Such avoidance, while rooted in what judges may feel is an ethical precaution, makes little sense in an era so dependent on social media. If judges aren’t able to properly understand and contextualize the evidence before them, what good is the court as an arbiter of justice?
In recent years, advocacy groups have increasingly lobbied for “trauma-informed” practices in the legal system. “Adequately understanding trauma and its effects requires a coherent and integrative framework that takes into account the nature of traumatic experiences and helps legal professionals, community members, and service providers better understand, accept, and relate to people who have been severely psychologically harmed,” write Melanie Randall and Lori Haskell in the Dalhousie Law Journal. Understanding social media, then, could be considered part of a trauma-informed courtroom.
Attorney and domestic relations mediator Ayanna D. Neal says it is the responsibility of the attorney to educate the judge. “Attorneys frequently assume that judges are aware of everything … You can never assume in a trial that the fact finder knows what you’re talking about,” she says. According to Dordulian, many attorneys do spend significant courtroom time explaining how social media works. But as he put it, “it’s very difficult to explain things that are new and novel to a judge.”
In many cases, attorneys bring in experts to demystify a platform’s basic tenets, though the definition of “expert” is loose, and their knowledge, too, is subjective. In the Canadian Twitter harassment trial in which the accused was acquitted, the appointed social media expert was a detective constable. Even with the officer’s expertise, the judge noted in his verdict that there were “gaps in the evidence about Twitter,” and that his understanding was limited to that evidence.
“I did the thing that everyone tells you to do when you’ve tried everything and it hasn’t worked, and I went to our friendly neighborhood police officers,” the complainant recently told BuzzFeed. “I don’t understand the let-the-courts-decide people. Look around you. It’s not working.”
Right now, qualities requiring proof for a successful judgeship application include education, training, legal experience, ethics, and skills. Some say prospective judges should be required to demonstrate social media knowledge in the application package, including understanding of basic functions like direct messages or the message-delete function on platforms like Instagram.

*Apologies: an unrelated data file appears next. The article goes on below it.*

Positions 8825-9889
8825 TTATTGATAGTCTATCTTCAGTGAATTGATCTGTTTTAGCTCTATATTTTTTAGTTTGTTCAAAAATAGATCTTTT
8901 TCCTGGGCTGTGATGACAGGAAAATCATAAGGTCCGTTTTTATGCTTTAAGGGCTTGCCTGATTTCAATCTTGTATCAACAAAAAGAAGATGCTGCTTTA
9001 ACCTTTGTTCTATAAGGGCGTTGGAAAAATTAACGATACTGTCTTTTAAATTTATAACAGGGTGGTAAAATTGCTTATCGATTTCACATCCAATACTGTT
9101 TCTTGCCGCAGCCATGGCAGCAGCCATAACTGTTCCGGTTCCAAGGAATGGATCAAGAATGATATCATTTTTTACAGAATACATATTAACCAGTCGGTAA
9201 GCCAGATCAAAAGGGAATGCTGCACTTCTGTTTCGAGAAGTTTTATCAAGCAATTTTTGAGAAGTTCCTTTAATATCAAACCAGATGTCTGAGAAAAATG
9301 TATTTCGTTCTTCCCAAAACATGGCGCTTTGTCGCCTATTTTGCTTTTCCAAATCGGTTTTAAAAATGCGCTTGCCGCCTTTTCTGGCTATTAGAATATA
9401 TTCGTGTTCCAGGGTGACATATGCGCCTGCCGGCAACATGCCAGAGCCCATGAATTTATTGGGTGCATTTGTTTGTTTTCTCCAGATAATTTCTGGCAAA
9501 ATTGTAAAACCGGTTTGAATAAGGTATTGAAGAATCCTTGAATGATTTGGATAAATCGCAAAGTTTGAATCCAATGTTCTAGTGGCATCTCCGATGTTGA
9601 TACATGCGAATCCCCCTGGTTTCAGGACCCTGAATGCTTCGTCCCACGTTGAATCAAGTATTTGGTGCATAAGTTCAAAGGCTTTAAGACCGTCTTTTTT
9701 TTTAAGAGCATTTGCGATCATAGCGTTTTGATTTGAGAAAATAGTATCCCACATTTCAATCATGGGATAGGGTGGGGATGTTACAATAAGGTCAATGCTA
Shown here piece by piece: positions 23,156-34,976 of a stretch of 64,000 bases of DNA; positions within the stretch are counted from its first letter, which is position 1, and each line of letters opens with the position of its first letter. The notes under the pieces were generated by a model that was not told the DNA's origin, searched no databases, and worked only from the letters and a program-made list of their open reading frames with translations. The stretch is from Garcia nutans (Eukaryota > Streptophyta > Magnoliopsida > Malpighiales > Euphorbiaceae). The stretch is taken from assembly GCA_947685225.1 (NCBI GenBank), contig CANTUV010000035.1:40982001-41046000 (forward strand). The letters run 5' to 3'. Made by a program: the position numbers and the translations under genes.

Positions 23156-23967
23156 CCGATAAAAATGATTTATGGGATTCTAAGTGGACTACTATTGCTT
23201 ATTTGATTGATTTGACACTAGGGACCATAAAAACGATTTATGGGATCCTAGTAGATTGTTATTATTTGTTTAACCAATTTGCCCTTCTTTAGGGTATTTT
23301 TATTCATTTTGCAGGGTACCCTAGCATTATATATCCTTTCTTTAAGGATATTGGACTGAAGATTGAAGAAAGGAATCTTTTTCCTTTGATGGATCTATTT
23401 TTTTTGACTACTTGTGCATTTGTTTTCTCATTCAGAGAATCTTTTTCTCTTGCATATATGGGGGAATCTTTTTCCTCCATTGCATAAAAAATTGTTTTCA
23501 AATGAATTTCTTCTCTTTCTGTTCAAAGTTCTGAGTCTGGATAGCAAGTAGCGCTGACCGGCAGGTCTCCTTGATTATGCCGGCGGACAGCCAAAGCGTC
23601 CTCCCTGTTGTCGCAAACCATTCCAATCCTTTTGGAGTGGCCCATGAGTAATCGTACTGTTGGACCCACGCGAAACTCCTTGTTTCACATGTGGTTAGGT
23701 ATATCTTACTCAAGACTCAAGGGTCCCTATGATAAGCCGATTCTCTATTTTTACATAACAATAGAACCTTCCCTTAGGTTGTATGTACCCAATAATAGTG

It also seems reasonable to require judges to attend annual social media training to keep up with new platforms and updates around how they work. If a judge thinks Instagram is still just for photos, how are they to understand its potential for harassment?
There are nuances to consider when developing education for judges. Greenstein, from the American Bar Association Judicial Division, points out that judges should not independently research case elements such as social media, as that could result in bias. It’s best, she says, for judges to have general knowledge and to be guided by experts brought in by attorneys. “In any judicial education training there is an ethical boundary,” she says. “How much can you train on addiction and how it affects the brain without biasing a judge?”
Still, too many sexual assault cases have been fumbled and misconjectured due to judges’ lack of social media awareness. Ensuring judges understand how platforms work is a necessity of fair examination. Their confusion is a loophole abetting injustice—and abusers know it. Without mandated training to even out the discrepancies in judge awareness of social media, sexual assault cases will continue to be botched.
“Judges are not even running their own courtrooms, in some respects. Defendants are,” says Sinclair. “They know how to manipulate and get around the system, and it undermines the judge’s authority. At what point is education required to catch them up to this?”